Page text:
As a geographically dispersed and economically marginalised group, shepherds’ ability to sufficiently coordinate to mobilise is limited. Shared identity therefore plays an important role in enabling them to overcome structural disadvantages. As Tarrow (2011: 21) has argued, ‘co-ordination of collective action depends on the trust and cooperation that are generated amongst participants by shared understandings and identities’. Expressions of identity were seen in the December protests, responding to the perceived threat to their way of life with slogans such as ‘The dog is upset he was fired’ and ‘I do not want to watch sheep anymore, just to watch the parliament members’. These claims reinforced a sense of collective identity among the shepherds, drawing on recognisable symbols against a group of actors threatening their way of life. Shepherds interviewed as part of the project reflected the strength of identity, with statements such as ‘I agree they could hunt but leave me to do the job which my forefathers did for hundreds of years’ and ‘we, the shepherds, are very united. If we hear of limiting our rules and rights then we have to protest’. Raising the spectre of a common enemy against tradition allowed the shepherds to activate us-them boundaries and strengthen the sense of collective identity.

Regarding specific issues the change in law proposed to address, the shepherds argued these were based on spurious grounds linked to corruption and mismanagement. Hunting in Romania is seen as an elite pursuit, with one participant claiming ‘I don’t like that most of the hunters are rich people who are in good relation to the parliament members’. This also reflects the fact that, under both the communist and postcommunist regimes, hunting has been an activity of the elite. Similar forms of claim were presented regarding the motivations around the potential ecological damage caused by the transit of sheep. One shepherd stated ‘our sheep are for thousands of years part of the landscape’. In questioning the restrictions on the movement of sheep, the shepherds highlighted the role of the EU in forcing them to change their traditional practices. One shepherd reflected on protests that erupted in 2009 over food hygiene arguing, ‘All our products were natural; now they have to be put in chemical conservants in large stores in order to maintain their taste’. Shepherds emphasise the existence of long held practices, questioning and resisting proposed need for change.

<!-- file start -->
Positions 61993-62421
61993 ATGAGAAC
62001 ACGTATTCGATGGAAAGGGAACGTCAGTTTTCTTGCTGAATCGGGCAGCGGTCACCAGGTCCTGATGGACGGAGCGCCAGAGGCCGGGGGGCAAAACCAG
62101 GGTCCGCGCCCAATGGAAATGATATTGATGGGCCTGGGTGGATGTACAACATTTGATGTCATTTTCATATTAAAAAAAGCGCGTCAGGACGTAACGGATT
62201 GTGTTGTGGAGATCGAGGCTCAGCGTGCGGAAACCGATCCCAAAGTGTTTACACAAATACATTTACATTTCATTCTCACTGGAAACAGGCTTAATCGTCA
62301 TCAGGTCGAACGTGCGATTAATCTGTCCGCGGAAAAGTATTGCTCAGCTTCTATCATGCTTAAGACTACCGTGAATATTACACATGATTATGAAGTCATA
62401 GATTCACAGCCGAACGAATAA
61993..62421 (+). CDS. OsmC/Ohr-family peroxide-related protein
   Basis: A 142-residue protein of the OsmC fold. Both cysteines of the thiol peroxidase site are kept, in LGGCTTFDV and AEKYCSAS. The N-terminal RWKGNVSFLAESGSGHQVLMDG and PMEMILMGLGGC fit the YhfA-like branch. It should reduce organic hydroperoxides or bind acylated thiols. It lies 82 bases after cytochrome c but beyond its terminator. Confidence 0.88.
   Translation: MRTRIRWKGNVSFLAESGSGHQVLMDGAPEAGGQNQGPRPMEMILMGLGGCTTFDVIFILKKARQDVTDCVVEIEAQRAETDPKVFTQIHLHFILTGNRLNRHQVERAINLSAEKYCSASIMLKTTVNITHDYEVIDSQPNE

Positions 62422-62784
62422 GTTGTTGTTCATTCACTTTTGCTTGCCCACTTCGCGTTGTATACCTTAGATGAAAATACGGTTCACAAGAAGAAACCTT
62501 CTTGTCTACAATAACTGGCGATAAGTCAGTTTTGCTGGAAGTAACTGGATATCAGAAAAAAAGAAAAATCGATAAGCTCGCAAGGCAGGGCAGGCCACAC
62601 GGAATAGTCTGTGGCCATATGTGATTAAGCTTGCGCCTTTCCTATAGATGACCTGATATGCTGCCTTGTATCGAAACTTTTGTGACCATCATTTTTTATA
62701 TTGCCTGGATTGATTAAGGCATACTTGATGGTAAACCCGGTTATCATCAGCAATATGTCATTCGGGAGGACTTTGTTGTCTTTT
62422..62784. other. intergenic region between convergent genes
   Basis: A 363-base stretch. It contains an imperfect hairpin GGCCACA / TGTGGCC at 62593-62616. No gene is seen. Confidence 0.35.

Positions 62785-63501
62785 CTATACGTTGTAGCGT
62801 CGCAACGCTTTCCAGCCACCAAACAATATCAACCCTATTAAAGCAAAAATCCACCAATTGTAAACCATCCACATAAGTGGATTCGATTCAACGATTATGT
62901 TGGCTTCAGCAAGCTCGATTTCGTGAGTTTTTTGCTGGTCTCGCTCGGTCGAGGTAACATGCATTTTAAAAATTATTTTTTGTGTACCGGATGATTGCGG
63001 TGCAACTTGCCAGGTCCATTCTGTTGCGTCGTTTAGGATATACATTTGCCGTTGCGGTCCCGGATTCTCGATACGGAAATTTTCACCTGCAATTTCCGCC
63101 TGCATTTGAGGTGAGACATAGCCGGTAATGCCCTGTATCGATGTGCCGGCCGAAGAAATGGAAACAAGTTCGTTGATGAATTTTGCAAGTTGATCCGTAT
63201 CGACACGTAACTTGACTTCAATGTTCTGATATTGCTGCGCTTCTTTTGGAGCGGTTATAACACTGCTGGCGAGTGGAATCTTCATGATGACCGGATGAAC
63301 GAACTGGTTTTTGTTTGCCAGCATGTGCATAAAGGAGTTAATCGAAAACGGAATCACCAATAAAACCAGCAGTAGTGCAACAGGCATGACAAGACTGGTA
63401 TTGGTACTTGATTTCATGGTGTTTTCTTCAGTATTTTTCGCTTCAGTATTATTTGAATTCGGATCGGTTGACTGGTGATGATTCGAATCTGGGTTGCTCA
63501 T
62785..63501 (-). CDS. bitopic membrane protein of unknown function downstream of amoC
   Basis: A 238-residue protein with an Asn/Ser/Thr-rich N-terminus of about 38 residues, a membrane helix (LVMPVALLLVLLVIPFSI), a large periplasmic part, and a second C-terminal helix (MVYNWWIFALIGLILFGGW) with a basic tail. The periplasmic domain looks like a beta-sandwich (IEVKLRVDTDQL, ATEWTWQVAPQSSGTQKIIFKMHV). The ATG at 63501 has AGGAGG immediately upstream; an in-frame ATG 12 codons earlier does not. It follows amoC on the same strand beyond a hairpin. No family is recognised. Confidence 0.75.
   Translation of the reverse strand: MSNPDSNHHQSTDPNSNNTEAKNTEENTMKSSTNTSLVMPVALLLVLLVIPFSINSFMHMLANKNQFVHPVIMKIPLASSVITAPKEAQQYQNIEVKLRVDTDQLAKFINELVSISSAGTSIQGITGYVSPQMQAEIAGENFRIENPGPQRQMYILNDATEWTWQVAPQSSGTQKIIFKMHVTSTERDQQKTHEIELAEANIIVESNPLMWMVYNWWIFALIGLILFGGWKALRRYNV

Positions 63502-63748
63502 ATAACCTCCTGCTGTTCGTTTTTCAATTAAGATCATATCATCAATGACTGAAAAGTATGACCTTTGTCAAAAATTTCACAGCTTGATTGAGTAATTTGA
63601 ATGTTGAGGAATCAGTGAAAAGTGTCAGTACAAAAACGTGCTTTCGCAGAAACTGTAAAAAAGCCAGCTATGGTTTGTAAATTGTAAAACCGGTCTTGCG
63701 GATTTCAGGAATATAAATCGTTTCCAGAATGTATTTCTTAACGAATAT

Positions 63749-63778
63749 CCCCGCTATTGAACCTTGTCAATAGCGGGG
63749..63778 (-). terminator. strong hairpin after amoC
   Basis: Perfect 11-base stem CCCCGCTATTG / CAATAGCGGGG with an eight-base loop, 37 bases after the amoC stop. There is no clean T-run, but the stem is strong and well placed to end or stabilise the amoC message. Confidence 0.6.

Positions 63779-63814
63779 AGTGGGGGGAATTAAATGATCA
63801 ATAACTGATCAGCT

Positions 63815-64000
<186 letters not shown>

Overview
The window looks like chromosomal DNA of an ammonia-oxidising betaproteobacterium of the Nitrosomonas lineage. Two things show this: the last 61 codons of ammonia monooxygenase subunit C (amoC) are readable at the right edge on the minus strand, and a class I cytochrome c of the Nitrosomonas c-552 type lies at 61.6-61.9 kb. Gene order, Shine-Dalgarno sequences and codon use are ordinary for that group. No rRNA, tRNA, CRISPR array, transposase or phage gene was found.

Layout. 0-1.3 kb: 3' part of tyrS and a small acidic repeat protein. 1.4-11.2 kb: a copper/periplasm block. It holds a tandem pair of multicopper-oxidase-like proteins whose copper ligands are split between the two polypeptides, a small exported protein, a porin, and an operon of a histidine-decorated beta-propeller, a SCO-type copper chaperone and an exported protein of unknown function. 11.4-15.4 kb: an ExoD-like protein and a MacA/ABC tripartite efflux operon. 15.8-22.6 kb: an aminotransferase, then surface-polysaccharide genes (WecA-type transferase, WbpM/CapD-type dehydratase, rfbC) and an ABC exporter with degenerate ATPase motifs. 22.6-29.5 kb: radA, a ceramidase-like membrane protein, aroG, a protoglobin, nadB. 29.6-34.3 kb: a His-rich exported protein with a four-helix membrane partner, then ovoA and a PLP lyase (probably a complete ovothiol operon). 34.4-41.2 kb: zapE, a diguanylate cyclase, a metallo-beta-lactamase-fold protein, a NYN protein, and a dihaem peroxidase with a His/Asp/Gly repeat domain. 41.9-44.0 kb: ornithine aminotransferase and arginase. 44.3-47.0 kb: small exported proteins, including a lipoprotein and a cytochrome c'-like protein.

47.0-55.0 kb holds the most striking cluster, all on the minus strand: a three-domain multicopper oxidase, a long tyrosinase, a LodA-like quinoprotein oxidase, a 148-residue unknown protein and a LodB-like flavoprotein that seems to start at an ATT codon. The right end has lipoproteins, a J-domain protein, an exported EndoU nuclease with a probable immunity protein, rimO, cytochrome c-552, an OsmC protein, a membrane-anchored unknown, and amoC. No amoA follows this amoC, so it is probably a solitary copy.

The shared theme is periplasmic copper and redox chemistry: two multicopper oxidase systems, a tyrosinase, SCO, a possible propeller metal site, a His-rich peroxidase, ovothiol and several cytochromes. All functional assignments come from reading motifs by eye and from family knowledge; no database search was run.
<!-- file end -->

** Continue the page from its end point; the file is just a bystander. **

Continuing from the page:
The approach of the shepherds in resisting attempts to restrict their traditional practices demonstrates the significance of identity in shaping protest. When combined with the foundational role of the shepherd in Romanian society, the shepherds were able to draw on traditional symbols to link their plight to perceived failings of the state. As argued by Hunt and Benford (2004: 447), the strength of collective identities derives from ‘a cultural representation, a set of shared meanings that are produced and reproduced, negotiated and renegotiated, in the interactions of individuals embedded in particular sociocultural contexts’. This case study has illustrated the significance of identities in the examination of contentious actions.

Hunt, S. and Benford, R. (2004) ‘Collective Identity, Solidarity and Commitment’. In The Blackwell Companion to Social Movements, D. Snow, S. Soule and H. Kriesi (ed.) pp. 433-57. Oxford: Blackwell Publishing.
Juler, C. (2014) ‘După Coada Oilor: Long-Distance Transhumance and Its Survival in Romania’, Pastoralism: Research, Policy and Practice, 4(4): 1-17.
Tarrow, S. (2011) Power in Movement: Social Movements and Contentious Politics. 3rd ed. Cambridge: Cambridge University Press.


Remus Creţan is Professor of Human Geography at the Department of Geography, West University of Timişoara, Romania. His research has dealt with regional and local identity politics – mainly focused on Roma people, political ecology and social movements. More specifically, current research includes geographies of inequality (e.g. social marginalization, social and environmental risk, human-animal relations) as well as development geography (resettlement by development, mono-industrialism). @RemusTim. Thomas O’Brien is a Lecturer in the Centre for International Security and Resilience, Cranfield University at the Defence Academy of the United Kingdom. His research has considered leadership during democratisation, environmental politics and social movements, and contentious politics. @TomOB_NZ . This article is based on a recently published paper O’Brien, T. and Creţan, R. (2018). The Role of Identity in the 2015 Romanian Shepherd Protests. Identities, ifirst. DOI: 10.1080/1070289X.2017.1400322

Image: Fagaras Mountains, July 2017, by Dr Florina Ardelean. Rights reserved.